How is the Data Handled?
Many 3D machine vision engineers are specialized in identifying and measuring defects from a completed 3D height map. However, they don’t want to deal with the complexity of triggering and combining data accurately from multiple sensors into one 3D point cloud/height map.
A 3D smart sensor takes care of this by extracting the data from multiple sensors and automatically aligning, merging, and resampling it into an aggregate 3D height map. The scan results are combined within a single world coordinate system, which allows the engineer to extract high-precision measurements on the combined 3D profile data.
As a result, engineers no longer have to carry out Software Development Kit (SDK) programming to combine the raw data. Everything is done natively onboard the sensor using built-in multi-sensor networking capabilities.
A. Z-rotation angle correction is critical for data correlation of small electronic parts
- Electronics, machining tools, and medical supplies inspection requires correlating results to CMM measurements
- Correlation is done by comparing height data at specific XY locations
- Slight Z-rotation misalignment results in skewed data, which affects correlation results
- 6 DoF alignment allows engineers to correct for this skew
B. High accuracy scanning of large automotive components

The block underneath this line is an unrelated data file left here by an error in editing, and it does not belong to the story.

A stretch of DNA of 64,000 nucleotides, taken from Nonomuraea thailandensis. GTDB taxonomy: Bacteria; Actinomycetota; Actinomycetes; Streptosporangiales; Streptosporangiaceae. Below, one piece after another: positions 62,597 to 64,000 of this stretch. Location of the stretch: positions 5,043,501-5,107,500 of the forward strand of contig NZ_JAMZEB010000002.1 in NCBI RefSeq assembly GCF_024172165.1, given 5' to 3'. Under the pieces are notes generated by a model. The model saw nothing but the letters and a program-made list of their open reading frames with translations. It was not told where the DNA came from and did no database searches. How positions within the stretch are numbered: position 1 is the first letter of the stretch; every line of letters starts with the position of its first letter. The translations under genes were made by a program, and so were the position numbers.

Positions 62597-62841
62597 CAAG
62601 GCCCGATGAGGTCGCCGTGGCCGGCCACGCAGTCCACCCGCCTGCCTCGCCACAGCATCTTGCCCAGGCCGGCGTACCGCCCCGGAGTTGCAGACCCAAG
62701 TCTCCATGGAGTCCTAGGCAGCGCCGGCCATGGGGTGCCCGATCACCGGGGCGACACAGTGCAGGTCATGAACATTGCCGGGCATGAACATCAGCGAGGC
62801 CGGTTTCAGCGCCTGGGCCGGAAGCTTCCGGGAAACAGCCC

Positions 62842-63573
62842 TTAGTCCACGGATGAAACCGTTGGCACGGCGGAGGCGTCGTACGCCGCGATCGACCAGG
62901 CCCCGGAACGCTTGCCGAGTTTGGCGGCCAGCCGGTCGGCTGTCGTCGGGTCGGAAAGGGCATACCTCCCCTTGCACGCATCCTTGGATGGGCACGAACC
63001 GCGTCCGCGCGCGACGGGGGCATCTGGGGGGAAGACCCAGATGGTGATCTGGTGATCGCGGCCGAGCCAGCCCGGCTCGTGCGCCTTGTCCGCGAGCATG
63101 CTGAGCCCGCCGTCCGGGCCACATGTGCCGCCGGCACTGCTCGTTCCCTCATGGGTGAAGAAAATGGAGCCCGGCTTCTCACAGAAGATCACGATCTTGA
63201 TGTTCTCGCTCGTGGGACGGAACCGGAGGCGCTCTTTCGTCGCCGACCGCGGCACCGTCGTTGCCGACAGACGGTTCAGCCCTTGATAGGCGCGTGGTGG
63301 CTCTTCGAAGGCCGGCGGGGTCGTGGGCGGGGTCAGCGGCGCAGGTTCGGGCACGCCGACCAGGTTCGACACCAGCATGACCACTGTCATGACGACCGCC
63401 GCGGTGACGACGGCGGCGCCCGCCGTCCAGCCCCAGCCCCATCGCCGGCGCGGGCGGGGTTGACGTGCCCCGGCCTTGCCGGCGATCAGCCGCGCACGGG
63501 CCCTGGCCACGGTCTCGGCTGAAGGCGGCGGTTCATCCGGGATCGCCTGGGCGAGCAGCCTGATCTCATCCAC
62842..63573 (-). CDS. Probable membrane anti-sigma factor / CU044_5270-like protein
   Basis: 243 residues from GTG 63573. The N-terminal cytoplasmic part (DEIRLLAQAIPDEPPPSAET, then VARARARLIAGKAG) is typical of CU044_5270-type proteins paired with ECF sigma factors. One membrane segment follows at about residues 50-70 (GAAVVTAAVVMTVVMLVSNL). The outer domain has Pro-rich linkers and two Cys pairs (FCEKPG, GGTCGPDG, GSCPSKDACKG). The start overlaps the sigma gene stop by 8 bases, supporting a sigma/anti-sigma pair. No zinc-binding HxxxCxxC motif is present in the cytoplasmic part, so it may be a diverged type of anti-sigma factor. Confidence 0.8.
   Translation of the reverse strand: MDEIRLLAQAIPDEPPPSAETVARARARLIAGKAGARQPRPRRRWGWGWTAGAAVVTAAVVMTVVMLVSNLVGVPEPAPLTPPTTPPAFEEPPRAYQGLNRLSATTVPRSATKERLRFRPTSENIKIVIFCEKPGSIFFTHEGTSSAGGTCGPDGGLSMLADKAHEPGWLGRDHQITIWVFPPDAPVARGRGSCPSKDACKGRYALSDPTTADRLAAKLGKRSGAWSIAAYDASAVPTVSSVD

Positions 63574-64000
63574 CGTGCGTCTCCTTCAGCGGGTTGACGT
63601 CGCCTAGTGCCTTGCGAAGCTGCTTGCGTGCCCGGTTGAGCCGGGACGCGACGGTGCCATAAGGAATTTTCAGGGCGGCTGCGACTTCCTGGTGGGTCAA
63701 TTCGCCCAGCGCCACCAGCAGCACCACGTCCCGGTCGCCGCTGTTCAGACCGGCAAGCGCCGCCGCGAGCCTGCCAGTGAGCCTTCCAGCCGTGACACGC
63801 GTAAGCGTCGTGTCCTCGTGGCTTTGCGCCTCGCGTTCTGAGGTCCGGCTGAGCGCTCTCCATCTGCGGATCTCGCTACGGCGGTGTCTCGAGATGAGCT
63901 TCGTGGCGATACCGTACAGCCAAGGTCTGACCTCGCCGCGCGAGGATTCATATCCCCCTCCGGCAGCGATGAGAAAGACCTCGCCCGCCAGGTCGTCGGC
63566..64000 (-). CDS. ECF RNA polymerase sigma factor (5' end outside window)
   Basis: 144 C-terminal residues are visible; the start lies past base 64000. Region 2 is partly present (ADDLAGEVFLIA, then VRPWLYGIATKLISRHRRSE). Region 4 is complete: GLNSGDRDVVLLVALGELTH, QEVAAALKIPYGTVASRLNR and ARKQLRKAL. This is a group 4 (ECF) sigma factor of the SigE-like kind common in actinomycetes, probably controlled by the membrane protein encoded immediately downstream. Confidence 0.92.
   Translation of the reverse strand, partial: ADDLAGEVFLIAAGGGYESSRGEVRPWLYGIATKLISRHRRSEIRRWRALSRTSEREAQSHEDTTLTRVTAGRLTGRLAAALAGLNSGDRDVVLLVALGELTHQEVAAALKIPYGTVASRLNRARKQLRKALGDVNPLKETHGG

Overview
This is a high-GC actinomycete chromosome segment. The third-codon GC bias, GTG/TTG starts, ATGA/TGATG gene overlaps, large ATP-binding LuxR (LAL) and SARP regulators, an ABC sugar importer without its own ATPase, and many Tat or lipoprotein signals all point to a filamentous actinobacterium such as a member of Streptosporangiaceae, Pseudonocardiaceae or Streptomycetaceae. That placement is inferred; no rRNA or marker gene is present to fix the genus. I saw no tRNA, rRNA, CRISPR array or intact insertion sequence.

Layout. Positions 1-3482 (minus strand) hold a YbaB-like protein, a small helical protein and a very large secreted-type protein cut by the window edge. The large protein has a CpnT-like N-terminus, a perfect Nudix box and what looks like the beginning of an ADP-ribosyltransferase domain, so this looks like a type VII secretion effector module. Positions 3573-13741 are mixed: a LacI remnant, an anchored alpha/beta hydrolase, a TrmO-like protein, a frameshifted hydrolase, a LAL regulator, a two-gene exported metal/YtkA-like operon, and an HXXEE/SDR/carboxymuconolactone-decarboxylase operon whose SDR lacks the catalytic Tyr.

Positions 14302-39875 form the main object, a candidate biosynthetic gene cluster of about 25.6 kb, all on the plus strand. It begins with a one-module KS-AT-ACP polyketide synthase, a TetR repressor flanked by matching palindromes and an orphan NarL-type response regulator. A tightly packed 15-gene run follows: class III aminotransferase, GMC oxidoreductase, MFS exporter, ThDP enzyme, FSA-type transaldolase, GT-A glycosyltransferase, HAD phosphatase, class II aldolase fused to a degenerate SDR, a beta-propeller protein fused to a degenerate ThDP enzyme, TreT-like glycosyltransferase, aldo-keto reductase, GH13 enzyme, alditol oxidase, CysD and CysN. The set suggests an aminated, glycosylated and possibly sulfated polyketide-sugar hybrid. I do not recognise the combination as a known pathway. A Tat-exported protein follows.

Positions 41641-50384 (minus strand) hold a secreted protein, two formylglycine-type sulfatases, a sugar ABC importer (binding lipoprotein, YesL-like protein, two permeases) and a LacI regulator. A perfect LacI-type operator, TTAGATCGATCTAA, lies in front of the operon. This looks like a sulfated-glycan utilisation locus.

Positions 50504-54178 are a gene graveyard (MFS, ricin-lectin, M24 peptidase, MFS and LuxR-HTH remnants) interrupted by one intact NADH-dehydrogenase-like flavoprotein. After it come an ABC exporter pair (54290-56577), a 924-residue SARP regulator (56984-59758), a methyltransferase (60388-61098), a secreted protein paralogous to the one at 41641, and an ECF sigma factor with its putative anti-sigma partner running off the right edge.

- Six Gocator® line profilers are networked to cover the full part
- The sensors automatically combine profile data and generate a single 3D height map for measurement and inspection
- Gocator delivers the necessary coverage, resolution, and speed for 100% inline inspection
6 degrees of freedom in sensor alignment allows the user to choose the axes on which offsets and rotations are calculated. This functionality provides important options to improve scan results and measurement accuracy in specific application scenarios.
Here is a quick recap of the benefits for today’s busy vision engineer:
Choose the axes on which offsets and rotations are calculated
Align multi-sensor systems with built-in 6 DoF software
Stagger multi-sensor systems using Y offset (e.g., for small FOV sensors)
Automatically correct for inaccurate mounting or purposeful rotation using X rotation (e.g., in specular mounting) and Z rotation (e.g., angling the sensor to reduce edge noise)